In the 1990s, when the Indian government decided to open the economy and stimulate the technology services industry, Bangalore established areas such as Electronic City to be niches for high-tech firms.
But it was his highly trained workforce that led the government to locate its defense and space research facilities here in the 1960s.
Currently, the Bangalore boom is based on its attractiveness as the center of the Indian technology industry, which enjoys unprecedented growth while foreign multinationals strive to contract their external services in India.
The population of the city has grown from 1.6 million people in 1970 to 2.8 million in 1990 and 6.5 million today, making it the fastest growing Indian city, which experts believe will reach 20 million by 2025.
The city also has the highest average income in the country and jobs abound; the Infosys Company plans to hire thousands of people this year.
One Night in the City
There are six new shopping centers, and luxury car showrooms such as BMW are appearing everywhere.
The young and well-paid worker likes to go out and the bars and restaurants are living their bonanza with 500 new bars in the city, as well as dozens of cafés.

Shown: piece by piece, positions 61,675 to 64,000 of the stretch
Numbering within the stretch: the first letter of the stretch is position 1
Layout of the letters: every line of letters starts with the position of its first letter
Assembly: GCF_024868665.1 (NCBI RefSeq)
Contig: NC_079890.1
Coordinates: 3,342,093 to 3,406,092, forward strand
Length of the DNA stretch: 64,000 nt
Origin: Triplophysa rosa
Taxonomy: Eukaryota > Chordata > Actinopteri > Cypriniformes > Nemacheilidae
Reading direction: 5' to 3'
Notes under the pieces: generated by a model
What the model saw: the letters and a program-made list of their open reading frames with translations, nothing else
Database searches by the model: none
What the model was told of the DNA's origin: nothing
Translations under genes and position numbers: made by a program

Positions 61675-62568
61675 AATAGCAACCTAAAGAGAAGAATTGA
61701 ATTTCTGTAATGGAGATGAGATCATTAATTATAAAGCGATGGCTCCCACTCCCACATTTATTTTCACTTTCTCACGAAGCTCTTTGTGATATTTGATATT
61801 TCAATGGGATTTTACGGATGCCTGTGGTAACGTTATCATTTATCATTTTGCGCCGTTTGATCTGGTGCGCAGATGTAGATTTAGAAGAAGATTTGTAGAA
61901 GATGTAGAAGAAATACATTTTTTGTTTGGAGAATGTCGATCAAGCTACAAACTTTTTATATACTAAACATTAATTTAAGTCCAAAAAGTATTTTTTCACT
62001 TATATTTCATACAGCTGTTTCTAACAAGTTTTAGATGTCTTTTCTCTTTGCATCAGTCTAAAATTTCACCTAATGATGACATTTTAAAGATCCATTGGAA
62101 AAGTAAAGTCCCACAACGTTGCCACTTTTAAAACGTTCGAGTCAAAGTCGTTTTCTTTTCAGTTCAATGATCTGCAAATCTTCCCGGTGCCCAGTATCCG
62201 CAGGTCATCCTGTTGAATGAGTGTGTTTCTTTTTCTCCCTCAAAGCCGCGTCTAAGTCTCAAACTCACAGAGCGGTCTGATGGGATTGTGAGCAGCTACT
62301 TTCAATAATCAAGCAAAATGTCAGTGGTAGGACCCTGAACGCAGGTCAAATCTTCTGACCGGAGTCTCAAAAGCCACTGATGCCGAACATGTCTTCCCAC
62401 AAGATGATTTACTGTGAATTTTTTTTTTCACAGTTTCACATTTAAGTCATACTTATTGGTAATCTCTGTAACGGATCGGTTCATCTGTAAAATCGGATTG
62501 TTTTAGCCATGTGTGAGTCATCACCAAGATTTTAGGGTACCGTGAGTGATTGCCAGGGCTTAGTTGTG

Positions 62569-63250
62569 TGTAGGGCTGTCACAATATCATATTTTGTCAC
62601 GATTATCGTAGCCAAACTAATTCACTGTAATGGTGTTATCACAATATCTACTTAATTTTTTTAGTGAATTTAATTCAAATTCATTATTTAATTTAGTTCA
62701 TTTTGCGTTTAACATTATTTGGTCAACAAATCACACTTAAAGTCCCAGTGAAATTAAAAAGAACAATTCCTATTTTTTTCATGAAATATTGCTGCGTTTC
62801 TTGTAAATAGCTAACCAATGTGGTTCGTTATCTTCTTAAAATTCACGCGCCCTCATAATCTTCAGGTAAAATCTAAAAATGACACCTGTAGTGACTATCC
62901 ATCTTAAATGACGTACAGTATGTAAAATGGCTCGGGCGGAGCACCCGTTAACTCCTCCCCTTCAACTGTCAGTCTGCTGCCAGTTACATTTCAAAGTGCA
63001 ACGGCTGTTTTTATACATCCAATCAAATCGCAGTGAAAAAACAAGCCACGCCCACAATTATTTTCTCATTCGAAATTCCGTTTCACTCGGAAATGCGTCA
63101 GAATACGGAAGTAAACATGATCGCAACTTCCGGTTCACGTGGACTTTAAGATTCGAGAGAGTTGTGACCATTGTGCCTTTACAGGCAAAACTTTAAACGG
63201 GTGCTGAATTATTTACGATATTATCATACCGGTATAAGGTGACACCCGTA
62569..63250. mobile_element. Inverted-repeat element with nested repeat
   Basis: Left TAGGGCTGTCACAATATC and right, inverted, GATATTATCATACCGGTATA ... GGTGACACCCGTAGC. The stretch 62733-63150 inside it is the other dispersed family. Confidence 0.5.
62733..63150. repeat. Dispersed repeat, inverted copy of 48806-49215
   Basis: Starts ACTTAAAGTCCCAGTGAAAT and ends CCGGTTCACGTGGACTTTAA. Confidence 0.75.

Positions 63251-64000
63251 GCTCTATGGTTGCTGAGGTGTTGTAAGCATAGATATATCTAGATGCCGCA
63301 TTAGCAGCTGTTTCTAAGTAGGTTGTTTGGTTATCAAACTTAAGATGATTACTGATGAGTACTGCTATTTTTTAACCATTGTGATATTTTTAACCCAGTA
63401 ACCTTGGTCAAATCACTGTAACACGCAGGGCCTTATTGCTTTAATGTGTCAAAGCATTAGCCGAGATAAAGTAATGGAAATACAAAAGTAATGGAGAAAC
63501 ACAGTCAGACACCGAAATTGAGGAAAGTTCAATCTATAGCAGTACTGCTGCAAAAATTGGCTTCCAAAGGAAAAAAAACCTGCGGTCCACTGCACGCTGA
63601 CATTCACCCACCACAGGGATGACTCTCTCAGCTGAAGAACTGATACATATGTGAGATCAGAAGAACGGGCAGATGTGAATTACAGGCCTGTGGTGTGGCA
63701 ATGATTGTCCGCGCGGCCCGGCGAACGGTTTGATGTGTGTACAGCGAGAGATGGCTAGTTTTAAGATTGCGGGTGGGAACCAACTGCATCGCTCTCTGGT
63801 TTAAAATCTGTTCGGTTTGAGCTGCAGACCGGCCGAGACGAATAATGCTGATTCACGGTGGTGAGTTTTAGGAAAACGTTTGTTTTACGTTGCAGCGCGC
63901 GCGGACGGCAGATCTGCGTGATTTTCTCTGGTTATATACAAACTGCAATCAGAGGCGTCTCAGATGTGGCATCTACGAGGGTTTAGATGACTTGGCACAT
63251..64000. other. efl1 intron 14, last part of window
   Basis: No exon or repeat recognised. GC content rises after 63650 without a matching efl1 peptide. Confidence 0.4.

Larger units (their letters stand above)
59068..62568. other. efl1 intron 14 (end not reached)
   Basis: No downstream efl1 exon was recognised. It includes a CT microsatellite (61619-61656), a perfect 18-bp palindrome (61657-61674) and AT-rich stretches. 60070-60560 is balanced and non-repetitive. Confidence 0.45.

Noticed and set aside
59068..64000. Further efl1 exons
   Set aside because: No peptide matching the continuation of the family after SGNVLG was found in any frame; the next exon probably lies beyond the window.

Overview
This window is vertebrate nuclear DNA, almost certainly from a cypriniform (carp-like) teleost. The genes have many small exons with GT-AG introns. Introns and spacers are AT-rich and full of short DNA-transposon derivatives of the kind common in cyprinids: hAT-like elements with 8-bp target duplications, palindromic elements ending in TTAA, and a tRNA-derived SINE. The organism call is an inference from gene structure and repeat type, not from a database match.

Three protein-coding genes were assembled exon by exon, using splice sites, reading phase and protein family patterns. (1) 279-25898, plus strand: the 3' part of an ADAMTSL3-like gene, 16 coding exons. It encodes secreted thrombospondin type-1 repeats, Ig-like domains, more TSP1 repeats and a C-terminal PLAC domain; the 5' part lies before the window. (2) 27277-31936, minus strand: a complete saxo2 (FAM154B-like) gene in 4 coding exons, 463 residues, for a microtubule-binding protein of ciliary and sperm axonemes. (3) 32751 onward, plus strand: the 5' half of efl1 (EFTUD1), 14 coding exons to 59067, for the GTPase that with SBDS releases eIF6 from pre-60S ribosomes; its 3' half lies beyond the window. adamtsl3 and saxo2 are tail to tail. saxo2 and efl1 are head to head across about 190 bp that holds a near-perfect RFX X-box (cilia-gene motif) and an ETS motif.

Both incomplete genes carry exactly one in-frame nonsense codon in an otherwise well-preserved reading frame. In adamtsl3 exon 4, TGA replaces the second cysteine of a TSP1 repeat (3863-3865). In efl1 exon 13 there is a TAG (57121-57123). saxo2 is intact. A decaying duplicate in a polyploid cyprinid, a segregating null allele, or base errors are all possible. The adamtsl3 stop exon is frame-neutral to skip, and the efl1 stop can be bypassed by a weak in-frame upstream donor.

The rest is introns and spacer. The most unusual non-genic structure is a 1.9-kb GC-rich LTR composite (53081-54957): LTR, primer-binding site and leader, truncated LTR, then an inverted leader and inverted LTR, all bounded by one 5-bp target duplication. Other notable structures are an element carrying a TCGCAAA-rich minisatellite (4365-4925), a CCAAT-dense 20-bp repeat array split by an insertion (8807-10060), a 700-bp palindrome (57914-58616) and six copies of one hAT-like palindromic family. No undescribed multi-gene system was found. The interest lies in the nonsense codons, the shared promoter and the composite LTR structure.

With a new bar opening every week, the owners cannot get enough staff.
That’s good news for the main bartender at Le Rock, who has just been hired for double his previous salary.
There is also a boom among taxi companies given that technology companies are paid to bring and bring their employees from their offices, due to the inadequacy of public transport.
Many of the thousands of construction workers who build the new apartments and offices live in misery in makeshift tents, which stand on the side of the road uncomfortably in the midst of the glamor of the city.
For those born in Bangalore who has no work in the technology industry, there are signs of growing discomfort about the direction the city is going.
Some, for religious reasons, object to the busy nightlife of the city, something that was recently highlighted when the police began to implement a law that prohibits nightclubs from functioning after 11 pm.
Others want technology firms to give them a part of good jobs.
They ask for a reservation system similar to that of public officials in India, which allocates a percentage of all jobs to so-called “lower castes”.
There are also plans to change the name from Bangalore to Bengaluru in an effort to appease the locals, perplexed by the tremendous influx of outsiders in the city over the past few years.
Tensions peaked in April few year back as crowds rallied outside Microsoft’s global research center in Bangalore after high-tech firms failed to observe a day of unofficial mourning after the death of the movie star. Most famous of Karnataka, Rajkumar, the “John Wayne of India”.
Thus, despite prosperity, the cultural dislocation that Bangalore’s success in the world economy has brought, at least for now, has increased social tensions instead of diminishing them.